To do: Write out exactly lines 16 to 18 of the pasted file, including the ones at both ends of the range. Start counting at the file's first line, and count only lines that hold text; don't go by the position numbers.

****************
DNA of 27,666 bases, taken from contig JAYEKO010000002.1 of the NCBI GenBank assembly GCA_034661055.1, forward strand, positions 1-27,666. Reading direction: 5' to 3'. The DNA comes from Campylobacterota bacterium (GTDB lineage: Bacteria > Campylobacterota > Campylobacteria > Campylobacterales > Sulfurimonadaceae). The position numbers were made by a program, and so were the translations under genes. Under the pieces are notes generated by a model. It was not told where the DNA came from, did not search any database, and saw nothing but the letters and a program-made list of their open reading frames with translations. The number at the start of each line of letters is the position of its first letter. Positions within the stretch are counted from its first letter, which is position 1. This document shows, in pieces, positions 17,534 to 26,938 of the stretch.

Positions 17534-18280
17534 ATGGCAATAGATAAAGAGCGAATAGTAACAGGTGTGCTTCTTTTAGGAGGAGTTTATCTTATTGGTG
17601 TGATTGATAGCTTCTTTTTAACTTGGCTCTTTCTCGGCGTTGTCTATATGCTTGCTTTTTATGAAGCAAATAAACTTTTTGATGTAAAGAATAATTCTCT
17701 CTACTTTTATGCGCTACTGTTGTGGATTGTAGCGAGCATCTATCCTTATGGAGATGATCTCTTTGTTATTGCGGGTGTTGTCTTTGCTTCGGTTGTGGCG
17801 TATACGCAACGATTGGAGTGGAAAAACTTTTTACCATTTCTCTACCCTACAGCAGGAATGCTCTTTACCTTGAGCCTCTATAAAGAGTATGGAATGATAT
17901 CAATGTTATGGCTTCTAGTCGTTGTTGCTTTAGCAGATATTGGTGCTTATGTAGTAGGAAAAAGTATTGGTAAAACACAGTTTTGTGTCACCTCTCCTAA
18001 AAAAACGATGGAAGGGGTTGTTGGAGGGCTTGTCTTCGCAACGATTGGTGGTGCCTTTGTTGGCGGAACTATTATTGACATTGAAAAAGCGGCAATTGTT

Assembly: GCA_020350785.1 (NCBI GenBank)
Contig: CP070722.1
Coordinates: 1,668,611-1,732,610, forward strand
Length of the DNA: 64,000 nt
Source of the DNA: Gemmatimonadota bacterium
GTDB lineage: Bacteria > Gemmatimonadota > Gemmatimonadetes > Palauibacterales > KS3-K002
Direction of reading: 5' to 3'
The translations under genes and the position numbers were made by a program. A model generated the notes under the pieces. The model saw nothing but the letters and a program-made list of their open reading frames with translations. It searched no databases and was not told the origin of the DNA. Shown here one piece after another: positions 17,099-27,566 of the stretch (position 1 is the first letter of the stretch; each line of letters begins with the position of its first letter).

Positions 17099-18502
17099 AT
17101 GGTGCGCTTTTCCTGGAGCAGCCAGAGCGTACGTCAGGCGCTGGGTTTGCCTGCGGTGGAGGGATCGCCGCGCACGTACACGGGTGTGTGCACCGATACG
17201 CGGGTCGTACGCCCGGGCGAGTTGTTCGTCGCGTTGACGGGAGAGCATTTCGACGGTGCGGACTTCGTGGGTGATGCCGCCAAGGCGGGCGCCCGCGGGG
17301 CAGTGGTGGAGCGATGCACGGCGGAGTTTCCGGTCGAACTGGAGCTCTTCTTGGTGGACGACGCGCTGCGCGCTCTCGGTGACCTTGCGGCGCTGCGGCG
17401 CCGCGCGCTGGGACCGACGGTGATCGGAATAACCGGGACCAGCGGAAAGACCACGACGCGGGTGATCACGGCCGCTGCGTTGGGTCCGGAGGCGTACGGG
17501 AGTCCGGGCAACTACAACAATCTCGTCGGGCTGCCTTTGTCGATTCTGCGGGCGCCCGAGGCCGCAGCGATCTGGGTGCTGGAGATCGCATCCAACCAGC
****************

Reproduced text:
The translations under genes and the position numbers were made by a program. A model generated the notes under the pieces. The model saw nothing but the letters and a program-made list of their open reading frames with translations. It searched no databases and was not told the origin of the DNA. Shown here one piece after another: positions 17,099-27,566 of the stretch (position 1 is the first letter of the stretch; each line of letters begins with the position of its first letter).

Positions 17099-18502
17099 AT